In today’s economy it’s even more tempting to try to do things for yourself, which is great when you can save a few bucks and get the results you’re seeking.
However, before starting, it’s important to be very certain that you’re fully capable of doing it right – no more so than with church A/V systems.
Often when I’m working with churches (particularly smaller congregations), the issue of installing things themselves comes up.
It usually revolves around the church purchasing the equipment (hopefully from me – on occasions churches have taken a design I’ve done and then gone online and purchased all of the equipment to install, and then to top it off they call me and ask for advice when it doesn’t work) and then pulling the cables, hanging the loudspeakers and hooking it all up themselves.
I’m all for having volunteers working alongside a qualified contractor. By doing a project in this fashion, the volunteers not only learn a lot about the system, they also get some real “skin in the game” and thus some ownership.
However, based on a lot of years of experience, I’m not a fan of a church doing an installation without the assistance of a professional. Under this scenario I’ve seen and heard some really scary things.
Recently I was at a venue where the ownership had obviously decided to try and save some money on the design and installation of a sound system. It has two loudspeakers that must have been purchased from the local music store – they were a portable design with handles for lugging them around.
To install these loudspeakers, someone came up with the great (not!) idea of throwing a tow strap over a beam and tying each end of the strap to the handles.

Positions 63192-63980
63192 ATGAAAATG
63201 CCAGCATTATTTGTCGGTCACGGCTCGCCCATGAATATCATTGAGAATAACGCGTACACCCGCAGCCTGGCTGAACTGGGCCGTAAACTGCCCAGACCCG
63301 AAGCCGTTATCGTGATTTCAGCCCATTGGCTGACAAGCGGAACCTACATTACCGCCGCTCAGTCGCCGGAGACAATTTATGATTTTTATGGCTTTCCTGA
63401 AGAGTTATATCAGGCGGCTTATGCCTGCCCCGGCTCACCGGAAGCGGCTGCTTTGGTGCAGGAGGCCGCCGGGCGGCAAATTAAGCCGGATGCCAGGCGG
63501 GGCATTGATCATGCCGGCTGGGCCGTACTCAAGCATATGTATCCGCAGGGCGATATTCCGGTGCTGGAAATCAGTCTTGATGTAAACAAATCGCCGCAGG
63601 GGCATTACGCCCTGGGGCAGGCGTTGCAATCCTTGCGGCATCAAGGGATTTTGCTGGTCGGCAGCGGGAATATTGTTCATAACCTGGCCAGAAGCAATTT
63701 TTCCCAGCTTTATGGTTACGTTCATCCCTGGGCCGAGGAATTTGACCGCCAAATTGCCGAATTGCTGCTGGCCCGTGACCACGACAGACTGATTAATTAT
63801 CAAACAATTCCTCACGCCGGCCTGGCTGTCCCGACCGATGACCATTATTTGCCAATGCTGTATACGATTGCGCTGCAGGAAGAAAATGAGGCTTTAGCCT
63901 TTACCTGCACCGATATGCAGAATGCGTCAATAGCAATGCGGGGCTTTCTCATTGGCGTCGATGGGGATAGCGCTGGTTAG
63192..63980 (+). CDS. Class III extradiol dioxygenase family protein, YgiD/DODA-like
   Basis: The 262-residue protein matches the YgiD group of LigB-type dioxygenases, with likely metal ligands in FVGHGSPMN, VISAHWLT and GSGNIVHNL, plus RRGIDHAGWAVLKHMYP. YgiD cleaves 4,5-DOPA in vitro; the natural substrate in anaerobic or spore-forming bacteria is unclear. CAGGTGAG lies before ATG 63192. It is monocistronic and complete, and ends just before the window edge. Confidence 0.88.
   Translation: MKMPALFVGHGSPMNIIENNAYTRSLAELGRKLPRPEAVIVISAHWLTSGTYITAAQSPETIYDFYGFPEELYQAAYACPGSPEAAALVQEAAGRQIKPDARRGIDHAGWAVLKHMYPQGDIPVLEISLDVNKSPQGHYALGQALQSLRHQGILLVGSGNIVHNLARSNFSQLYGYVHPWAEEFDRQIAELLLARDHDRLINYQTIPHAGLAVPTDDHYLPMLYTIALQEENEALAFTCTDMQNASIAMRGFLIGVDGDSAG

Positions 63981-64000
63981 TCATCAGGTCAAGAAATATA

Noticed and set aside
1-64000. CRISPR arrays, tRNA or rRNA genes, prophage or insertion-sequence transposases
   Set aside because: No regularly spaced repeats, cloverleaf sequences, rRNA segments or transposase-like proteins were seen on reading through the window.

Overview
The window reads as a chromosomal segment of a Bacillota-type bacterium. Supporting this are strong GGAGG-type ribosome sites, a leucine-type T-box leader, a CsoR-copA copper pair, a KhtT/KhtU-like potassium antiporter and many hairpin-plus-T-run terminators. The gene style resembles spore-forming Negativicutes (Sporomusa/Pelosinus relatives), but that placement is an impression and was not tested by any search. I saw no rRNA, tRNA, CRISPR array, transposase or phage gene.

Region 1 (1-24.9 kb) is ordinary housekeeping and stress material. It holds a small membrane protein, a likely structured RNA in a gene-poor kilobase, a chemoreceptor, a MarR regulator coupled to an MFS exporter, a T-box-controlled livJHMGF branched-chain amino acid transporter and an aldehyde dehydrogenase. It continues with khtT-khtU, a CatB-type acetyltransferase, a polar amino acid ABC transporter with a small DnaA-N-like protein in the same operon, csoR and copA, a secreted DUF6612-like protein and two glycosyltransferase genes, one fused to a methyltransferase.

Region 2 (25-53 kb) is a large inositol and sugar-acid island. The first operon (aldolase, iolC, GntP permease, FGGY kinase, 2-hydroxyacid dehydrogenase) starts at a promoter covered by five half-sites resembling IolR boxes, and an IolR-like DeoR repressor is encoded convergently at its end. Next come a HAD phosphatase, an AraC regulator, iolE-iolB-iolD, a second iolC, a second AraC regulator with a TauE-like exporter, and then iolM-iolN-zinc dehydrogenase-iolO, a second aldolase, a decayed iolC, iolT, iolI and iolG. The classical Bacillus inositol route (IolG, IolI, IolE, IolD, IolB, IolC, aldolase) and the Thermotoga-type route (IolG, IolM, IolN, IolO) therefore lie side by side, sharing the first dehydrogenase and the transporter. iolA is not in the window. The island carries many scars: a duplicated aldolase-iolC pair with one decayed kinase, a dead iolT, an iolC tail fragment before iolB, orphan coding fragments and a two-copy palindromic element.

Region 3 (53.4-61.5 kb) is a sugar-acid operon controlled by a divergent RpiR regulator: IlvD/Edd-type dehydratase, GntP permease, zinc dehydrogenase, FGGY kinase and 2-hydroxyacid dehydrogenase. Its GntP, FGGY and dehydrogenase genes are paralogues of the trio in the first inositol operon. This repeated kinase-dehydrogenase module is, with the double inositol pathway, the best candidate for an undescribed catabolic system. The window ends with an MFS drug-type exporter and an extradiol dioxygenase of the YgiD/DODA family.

In a way, it’s somewhat amusing, but it’s also disturbing and more than a little frightening, because these speakers are hanging 20 feet above an area that people travel heavily, thus creating a huge safety issue.
A qualified contractor would never install anything in a fashion that would resemble these hanging weights ready to fall.
Further, the coverage is awful. The loudspeakers are almost 80 feet apart, and as I walked through the coverage, I also determined that they must have a 40-degree horizontal coverage pattern (as I traveled into coverage, then out of coverage, then back into coverage…).
And the sound coming out of these loudspeakers resembles a total “frown face” EQ setting – harsh midrange and not much else.
So, how can you make a DIY successful rather than something resembling this example?
1) Don’t do any part of an installation that you’re not 100 percent confident that you can do correctly. This seems rather obvious, but a lot of folks do not seem to be able to correctly determine if they are competent enough or not.
2) Pay for and use the advice and instruction from a professional. Don’t just try to pilfer information – be up front with them and ask them to provide you with a price to consult you on the project. Note not all contractors will be willing to help with advice only because they’re not used to doing business this way.
And perhaps more importantly, they may be (rightfully) concerned about the liability issues involved by dispensing advice on how to hand loudspeakers. My suggestion is that any part of an installation that could potentially lead to a safety issue should be left for a professional to do.
3) Select a qualified professional that will act as a partner. Choose a contractor that will work with you in dividing the tasks and responsibilities for the project. For example, the volunteers at a church could pull in all of the cable, with the contractor doing testing and termination.
Saving money and having some ownership in the installation of the system is a good thing, just make sure that you can competently (and safely) perform all of the tasks that you set out to do.